Monday, November 17, 2003

week of Nov. 16-22

"If I Were Smart" - Shelby Lynne
I've rarely heard an album as impeccably put together as Shelby Lynne's breakthrough CD, 2000's I Am Shelby Lynne. And I'm not one who necessarily likes impeccability as a production value; it's way too easy to seek precision but end up sounding precious and calculating, not to mention cold and boring. And yet the precisely effective choices that were made across the board, song by song, on that wonderful CD, gave the album a warm and inviting sheen, and turned a collection of nice songs into something lasting and memorable. Her next CD, Love, Shelby, was widely regarded as a misstep, and what I heard of it on the radio kept me away from it (although I will admit I've yet to hear the whole thing; hey, no one sends me this stuff, after all!). Her new one, Identity Crisis, is being touted as a return to form, and if this subtle and affecting song is any indication, I believe it.

"Late Bloom" - Amy Ray
Amy Ray's tough edge is often blunted within her Indigo Girls context; this concise, sparkling rocker lets it out in a guitar-driven melodic burst. The song comes from Ray's unjustly overlooked 2001 solo CD Stag. You hardly have to be an Indigo Girls fan to like this one, as they've never recorded anything quite so electric.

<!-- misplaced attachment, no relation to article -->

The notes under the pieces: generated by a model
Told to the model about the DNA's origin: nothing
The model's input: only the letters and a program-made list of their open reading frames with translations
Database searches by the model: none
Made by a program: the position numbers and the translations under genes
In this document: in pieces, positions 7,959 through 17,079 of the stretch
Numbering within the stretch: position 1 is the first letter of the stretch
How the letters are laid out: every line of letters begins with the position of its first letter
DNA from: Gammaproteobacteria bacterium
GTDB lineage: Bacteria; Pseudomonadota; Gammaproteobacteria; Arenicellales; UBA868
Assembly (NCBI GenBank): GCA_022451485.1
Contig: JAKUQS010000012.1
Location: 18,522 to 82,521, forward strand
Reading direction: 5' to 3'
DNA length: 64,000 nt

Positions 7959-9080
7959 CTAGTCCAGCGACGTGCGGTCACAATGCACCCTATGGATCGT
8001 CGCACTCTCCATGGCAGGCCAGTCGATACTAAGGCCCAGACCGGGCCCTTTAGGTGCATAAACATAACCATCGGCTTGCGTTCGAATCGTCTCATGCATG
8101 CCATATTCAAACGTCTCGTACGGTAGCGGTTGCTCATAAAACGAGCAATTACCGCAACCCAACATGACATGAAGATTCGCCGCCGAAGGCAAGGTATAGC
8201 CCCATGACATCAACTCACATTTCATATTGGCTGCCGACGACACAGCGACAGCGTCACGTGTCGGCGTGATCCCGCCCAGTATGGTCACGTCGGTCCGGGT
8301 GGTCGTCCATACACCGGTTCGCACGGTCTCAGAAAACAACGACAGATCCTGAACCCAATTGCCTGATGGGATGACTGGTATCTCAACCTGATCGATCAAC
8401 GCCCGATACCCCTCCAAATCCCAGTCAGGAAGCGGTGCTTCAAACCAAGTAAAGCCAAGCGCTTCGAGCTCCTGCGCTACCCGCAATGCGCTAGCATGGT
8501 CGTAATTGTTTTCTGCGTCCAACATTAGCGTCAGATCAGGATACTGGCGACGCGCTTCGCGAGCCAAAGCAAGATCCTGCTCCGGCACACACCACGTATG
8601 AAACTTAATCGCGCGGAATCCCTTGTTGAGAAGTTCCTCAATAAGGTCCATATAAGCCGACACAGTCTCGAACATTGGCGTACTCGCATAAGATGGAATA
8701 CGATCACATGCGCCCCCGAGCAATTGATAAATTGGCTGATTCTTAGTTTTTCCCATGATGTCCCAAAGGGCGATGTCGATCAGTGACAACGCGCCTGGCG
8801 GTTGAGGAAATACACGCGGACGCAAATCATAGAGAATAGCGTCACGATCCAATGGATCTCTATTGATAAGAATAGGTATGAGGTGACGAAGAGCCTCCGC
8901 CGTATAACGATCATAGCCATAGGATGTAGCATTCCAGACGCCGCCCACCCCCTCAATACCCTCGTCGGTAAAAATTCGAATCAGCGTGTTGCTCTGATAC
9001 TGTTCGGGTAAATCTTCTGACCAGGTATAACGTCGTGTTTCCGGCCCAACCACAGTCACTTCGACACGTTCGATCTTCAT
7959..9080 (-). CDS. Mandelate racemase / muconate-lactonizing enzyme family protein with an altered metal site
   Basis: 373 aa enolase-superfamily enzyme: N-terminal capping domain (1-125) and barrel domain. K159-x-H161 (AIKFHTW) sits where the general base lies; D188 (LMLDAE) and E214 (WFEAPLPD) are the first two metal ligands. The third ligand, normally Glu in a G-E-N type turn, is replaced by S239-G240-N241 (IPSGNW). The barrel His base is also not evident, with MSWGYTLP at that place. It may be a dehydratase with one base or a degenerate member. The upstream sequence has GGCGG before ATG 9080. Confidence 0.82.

"The Little Things" - Matthew Ryan
Gruff, insistent, minor-key toe-tapper from a Pennsylvania singer/songwriter who has recently released his fourth CD, Regret Over the Wires. Don't worry, I had never heard of him before either, but this one makes me curious about what I've been missing. Both in title and in vibe, the song inevitably reminds me of Paul Kelly's "Dumb Things," for those who might remember that lost classic. Consider that a good thing.

* * *

Sunday, November 09, 2003

week of Nov. 9-15

"Tom the Model" - Beth Gibbons
Funny how I had always assumed, with Portishead, that it was the background guy who was responsible for the eerie, kitschy sort of weirdness that permeated the band's music--that, in other words, singer Beth Gibbons just sort floated her distinctive voice on top of the whole crazy, beautiful thing. I'm assuming differently now. Gibbons may be just plain weird herself. (Not that there's anything wrong with that!) This song is from a CD called Out of Season that was released last year in the U.K. and is out now in the U.S.; it is credited both to Gibbons and "Rustin Man," who is apparently a musician named Paul Webb (of the band Talk Talk). "Tom the Model" has in fact more Portishead-ish moments than most of the tunes on the CD, which by and large avoids that group's intense retro-soundtrack-y ambiance in favor of a quavering, downbeat sort of intimacy. I'm not sure at this point that I even like this song all that much, but in listening to it a number of times, I find I'm compelled by it nonetheless. It's a grey area that our "hot or not"-oriented culture overlooks, the idea that something may engage and reward you even if you wouldn't say it was "great" or "hot" or give it five stars or whatever. This is definitely worth a few listens to experience and absorb.